A good job, after all, means different things to different people. That’s the crux of the dilemma confronting the student in your office. One possible approach to the question has been pioneered by a group of consequentialist philosophers in Oxford and California whose organisation, 80,000 Hours, gives a very special kind of careers advice. Pointing out that many young people “want to make a difference with their careers”, not just make money, they aim to help them work out how they can make the biggest possible positive impact on the world. (The name, by the way, is roughly how much of our lifetimes each of us will spend working. Best not to think about it too much...)
The group has some fairly unusual advice for would-be do-gooders. Probably their most controversial idea is called “earning to give”: in short, taking a very well-paid job in order to give most of your income to high-impact anti-poverty charities. A banker making millions could fund a team of doctors without borders, and while there are plenty of good candidates to become doctors, there are few bankers who’d use their money that way. Much more impactful, then, to become one of the latter – if that path is open to you.
Some critics of “earning to give” point out that it relies on perpetuating the very system of exploitation whose wounds it ostensibly seeks to heal. Others, diverging from the consequentialist approach to ethics, say that a high-paid but socially destructive job (like helping to run an oil company) can never be justified, no matter what you do with the rewards. This is not the place to resolve the dispute, of course. What I do want to note, though, is that both the original suggestion and its rebuttals rely on the disciplined thought cultivated by the study of humanities and social sciences.
Needless to say, there is far too little of this kind of debate going on in university careers centres. In recent years, the UK government, for instance, has sharpened the discourse of employability to a fine point, filing away the complexity until we’re left with a straightforward question: which degrees produce the graduates who earn the most money? We heard the echo of those ideas in Brazil in April, as the new far-right president, Jair Bolsonaro, justified cuts to philosophy and sociology programmes by claiming that a university degree should “provide a craft that generates income”. The policy equivalent of an ice pick to the back of the head, this approach erases both the real value of higher education and the vast gulf between an individual’s earnings and their social contribution. Our response as workers and thinkers in higher education must be to think and talk more, not just about what university offers but about what constitutes a good life after graduation.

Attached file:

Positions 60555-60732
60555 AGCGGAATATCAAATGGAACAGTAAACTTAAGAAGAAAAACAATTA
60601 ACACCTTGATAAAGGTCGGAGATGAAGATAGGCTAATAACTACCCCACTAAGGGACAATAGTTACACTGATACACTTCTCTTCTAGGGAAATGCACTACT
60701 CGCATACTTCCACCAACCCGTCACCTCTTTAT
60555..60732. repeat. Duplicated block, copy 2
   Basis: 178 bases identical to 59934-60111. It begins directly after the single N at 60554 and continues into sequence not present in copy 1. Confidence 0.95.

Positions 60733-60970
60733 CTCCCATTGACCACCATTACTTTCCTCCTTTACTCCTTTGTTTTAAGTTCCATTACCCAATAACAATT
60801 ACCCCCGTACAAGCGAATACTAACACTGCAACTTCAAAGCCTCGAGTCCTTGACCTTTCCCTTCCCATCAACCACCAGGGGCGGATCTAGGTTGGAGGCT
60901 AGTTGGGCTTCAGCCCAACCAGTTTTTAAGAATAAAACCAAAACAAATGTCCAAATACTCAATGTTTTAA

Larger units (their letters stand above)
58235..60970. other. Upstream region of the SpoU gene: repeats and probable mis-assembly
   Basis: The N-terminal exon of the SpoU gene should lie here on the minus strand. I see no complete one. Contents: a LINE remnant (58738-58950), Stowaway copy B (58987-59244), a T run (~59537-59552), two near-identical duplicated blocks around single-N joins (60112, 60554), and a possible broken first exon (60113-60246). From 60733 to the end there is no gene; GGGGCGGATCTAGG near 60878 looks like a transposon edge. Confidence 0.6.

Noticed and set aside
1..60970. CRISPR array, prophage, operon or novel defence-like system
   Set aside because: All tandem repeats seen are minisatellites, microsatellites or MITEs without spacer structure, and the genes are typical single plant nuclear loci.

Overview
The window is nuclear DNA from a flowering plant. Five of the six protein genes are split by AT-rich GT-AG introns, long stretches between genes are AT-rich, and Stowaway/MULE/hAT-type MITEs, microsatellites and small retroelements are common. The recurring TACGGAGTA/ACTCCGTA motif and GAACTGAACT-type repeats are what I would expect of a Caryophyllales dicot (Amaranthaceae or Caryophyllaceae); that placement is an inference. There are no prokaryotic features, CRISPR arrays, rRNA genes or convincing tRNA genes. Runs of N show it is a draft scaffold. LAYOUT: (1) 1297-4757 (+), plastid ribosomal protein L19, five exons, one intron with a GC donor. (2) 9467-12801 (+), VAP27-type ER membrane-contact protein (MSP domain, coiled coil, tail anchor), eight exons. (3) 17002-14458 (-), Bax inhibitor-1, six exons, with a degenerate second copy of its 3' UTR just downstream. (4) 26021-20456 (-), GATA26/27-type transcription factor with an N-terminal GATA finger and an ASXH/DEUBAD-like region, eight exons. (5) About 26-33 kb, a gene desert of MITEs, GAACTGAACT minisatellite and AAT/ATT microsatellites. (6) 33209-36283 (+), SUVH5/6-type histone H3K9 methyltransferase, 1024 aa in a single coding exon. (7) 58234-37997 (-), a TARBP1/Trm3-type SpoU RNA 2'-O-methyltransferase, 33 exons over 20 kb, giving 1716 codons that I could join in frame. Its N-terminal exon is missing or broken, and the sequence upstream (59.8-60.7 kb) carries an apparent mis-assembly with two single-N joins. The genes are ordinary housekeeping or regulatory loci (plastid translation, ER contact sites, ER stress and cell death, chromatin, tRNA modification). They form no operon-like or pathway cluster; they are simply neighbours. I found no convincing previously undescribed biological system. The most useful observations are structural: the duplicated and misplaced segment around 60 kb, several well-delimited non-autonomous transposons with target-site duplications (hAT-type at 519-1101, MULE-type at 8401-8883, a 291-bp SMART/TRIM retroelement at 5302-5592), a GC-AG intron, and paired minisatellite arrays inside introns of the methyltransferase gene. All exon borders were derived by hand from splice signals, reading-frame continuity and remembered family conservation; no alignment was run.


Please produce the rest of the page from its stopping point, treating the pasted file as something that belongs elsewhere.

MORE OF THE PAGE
Once upon a time, it was quite possible to say that our students’ career choices were none of our business. We taught them art history, computer science or whatever, and as long as we taught it well, our job was done. An academic’s responsibility was to initiate her students into a discipline, imparting its associated knowledge and techniques – and, for some, hopefully sparking lifelong engagement with an intellectual tradition. What a student might do with those gifts was entirely their own concern. No longer. Employability discourse has wiped away the line between degree programme and career development. In doing so, it has placed new responsibilities on all of us.
We shouldn’t exaggerate the power we have over students’ minds. We don’t get to choose the way they live their lives. But the premise of employability discourse is that students’ experience at university has a substantial impact on their later choices. That means that the way we talk about employment and career options matters, and so does the type of opportunity we offer or encourage. Should universities pursue employability-based partnerships with companies, like McKinsey or BAE Systems, that have served dictators and made wars more deadly? When we build “entrepreneurship” into the curriculum, how should we deal with the collateral damage of disruptive innovation?
These questions, and a hundred others like them, can’t simply be left to careers service professionals and senior managers. As every individual academic and every course we teach come to be integrated into the employability agenda, they will become ethical considerations that we all have to address. We need to help students navigate the world of work as it is: one in which the greatest rewards all too frequently flow to the most callous and exploitative participants; where far too many jobs seem to serve no good purpose whatsoever; and where work that really does do good – like caring for the elderly and children – is often the lowest paid.
At its best, higher education can help shape citizens who will dismantle that world and rebuild it on the basis of new, better values. An attitude of open-ended, critical enquiry may be the greatest gift a university can cultivate among its students (and its staff as well). It may also be one of the things our societies need most right now. When we’re invited to incorporate employability into our academic practice, then, I would advise that we respond with our own offer. The discourse and ethics of employability deserve our interest, our engagement and, most importantly, our ruthless criticism.
Tom Cutterham is a lecturer in United States history at the University of Birmingham. He is employability lead for the School of History and Cultures.
Print headline: Instilling the right work ethics